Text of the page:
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Non-Ultra Pasteurized Cream for Whipping

n
Nancy Dec 19, 2004 08:03 AM

For my buche de noel, I need cream for the filling and to make the ganache. I was thinking of using Ronnybrook Dairy non-ultra pasteurized cream (40% butterfat) for whipping and for the ganache. Is this a good idea? Should I be aware of any potential difficulties? (I usually use cream for the supermarket.) Thanks

  1. c
    Candy Dec 19, 2004 08:10 AM

    The non-ultrapasturized will taste better. It is too bad we cannot form a national boycott of all ultrapasturized whipping cream.

    1 Reply
    1. re: Candy
      b
      bacchante Dec 19, 2004 09:04 PM

      I would definitely join that boycott! It infuriates me that non-ultra pasturized can be difficult to find sometimes.

    2. t
      Tom Meg Dec 19, 2004 12:57 PM

      Be aware that this cream, in addition to tasting better, spoils much more quickly than cream that's been ultrapasteurized, so don't buy it too far ahead of time.

      Link: http://meglioranza.com

      6 Replies
      1. re: Tom Meg
        n
        Nancy Dec 19, 2004 03:23 PM

        Thanks for the advice. I plan to buy it at Union Square Market on Saturday to use on Friday. Sound OK?

        1. re: Nancy
          t
          Tom Meg Dec 20, 2004 12:43 AM

          Six days? Hmm. Why not buy it at, say, Fairway or Whole Foods on Thursday?

          Link: http://tomness.blogspot.com

          1. re: Tom Meg
            n
            Nancy Dec 20, 2004 07:10 AM

            My plan is to buy it at the farmer's market this wednesday to use two days later on Friday. I have been under the impression that the milk and cream products are just a bit fresher at the farmer's market. However, I'm not at all sure.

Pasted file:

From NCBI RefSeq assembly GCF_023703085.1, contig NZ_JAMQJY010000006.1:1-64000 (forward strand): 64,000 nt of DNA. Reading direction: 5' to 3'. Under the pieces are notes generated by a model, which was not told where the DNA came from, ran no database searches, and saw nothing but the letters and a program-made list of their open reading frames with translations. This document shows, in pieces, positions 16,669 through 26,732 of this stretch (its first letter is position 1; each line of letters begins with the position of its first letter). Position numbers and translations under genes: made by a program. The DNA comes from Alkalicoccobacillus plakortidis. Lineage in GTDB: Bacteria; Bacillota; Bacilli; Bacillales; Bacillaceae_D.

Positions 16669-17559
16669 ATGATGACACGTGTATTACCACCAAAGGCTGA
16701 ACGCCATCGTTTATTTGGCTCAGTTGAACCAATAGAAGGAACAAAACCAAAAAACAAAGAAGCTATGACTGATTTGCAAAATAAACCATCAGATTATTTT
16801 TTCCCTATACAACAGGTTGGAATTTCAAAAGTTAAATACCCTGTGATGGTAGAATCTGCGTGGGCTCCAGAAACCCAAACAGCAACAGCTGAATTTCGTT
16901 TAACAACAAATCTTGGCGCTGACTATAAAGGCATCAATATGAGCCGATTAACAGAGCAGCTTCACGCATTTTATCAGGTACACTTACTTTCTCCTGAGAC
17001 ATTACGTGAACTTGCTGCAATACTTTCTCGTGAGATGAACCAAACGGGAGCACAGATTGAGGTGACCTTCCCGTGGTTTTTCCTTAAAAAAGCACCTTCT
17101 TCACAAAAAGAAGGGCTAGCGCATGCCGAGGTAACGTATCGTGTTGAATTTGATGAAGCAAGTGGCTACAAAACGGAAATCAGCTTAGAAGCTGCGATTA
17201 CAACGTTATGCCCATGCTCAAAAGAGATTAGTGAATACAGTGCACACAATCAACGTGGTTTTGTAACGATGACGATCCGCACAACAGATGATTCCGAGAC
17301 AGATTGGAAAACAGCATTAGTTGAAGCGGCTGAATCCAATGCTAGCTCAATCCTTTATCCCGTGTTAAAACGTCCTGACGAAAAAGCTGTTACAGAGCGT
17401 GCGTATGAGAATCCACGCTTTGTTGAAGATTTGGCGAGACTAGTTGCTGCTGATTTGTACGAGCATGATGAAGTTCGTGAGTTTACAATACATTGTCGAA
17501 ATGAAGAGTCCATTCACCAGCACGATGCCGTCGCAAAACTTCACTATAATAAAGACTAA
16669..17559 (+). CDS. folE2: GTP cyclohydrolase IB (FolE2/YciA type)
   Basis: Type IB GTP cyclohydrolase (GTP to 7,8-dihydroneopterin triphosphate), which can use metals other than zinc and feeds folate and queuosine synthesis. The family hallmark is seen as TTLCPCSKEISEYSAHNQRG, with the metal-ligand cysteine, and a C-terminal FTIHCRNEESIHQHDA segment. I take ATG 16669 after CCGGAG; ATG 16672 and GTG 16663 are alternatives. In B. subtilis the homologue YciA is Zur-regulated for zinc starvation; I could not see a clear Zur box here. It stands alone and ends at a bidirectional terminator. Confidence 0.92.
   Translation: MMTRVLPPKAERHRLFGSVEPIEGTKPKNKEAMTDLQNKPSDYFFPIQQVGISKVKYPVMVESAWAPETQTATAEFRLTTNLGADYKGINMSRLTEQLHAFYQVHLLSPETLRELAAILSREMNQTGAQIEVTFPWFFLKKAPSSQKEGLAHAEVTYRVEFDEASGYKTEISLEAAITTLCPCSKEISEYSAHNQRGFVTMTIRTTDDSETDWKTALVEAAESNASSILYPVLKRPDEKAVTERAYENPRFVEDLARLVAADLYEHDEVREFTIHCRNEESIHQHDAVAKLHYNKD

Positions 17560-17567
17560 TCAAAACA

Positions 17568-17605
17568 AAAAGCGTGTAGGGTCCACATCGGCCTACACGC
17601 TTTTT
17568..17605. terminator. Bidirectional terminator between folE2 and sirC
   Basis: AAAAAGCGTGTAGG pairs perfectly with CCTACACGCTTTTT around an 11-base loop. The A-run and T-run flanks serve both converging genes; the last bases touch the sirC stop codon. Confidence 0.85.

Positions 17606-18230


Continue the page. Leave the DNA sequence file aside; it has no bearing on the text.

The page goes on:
1. re: Nancy
              m
              MMRuth@hotmail.com Dec 20, 2004 01:58 PM

              I just happened to read about creating your own non-ultra pasturized cream in an old Gourmet magazine - it involves using pasturized heavy cream and melted butter to create what the Cake Bible calls "real old fashioned whipped cream". One caveat given is that if the cake in which it will be used will be out at room temperature for more than 30 minutes, one should stabilize the cream w/ gelatin as the recipe will soften too much. Don't know if this concern also applies to non-ultra pasturized cream, but thought it worth mentioning.

              1. re: MMRuth@hotmail.com
                t
                Tom Meg Dec 20, 2004 02:55 PM

                That sounds weird to me. Adding butter and gelatin to ultrapasteurized cream makes it non-ultrapasteurized??

                Link: http://tomness.blogspot.com

                1. re: Tom Meg
                  m
                  MMRuth Dec 20, 2004 02:59 PM

                  I don't think it makes it "non ultra pasturized", but from what I read I gathered that there has been a deterioration in the quality of heavy cream, and that adding butter increases the percentage of butter fat back to 40%. Gourmet, December 1994.

      2. l
        La Dolce Vita Dec 19, 2004 09:48 PM

        I prefer the non-ultra pasteurized stuff when I make ganache. However, I have to go to a particular store to get it (Smart & Final), and I often don't have time to make a special trip, so I make due with ultra-pasteurized, because that's the only kind most stores carry.

        As the other posters said, non-ultra will spoil more quickly. If you have any leftover ganache, you can freeze it. You can also freeze leftover heavy cream, but once frozen, the molecular structure changes and you will not be able to thaw and whip it into cream nor will you be able to make emulsions with it (such as custards). However, I've used thawed whipping cream to make ganache, and it is fine. I've also used it in hot cocoa, and as a finishing ingredient in savory dishes. Just remember it will pick up freezer smells, so you have to take extra care in wrapping it. Freeze it flat in heavy-duty quart size freezer bags (leave room for exapansion!), and once frozen, double-bag it in a larger ziploc.

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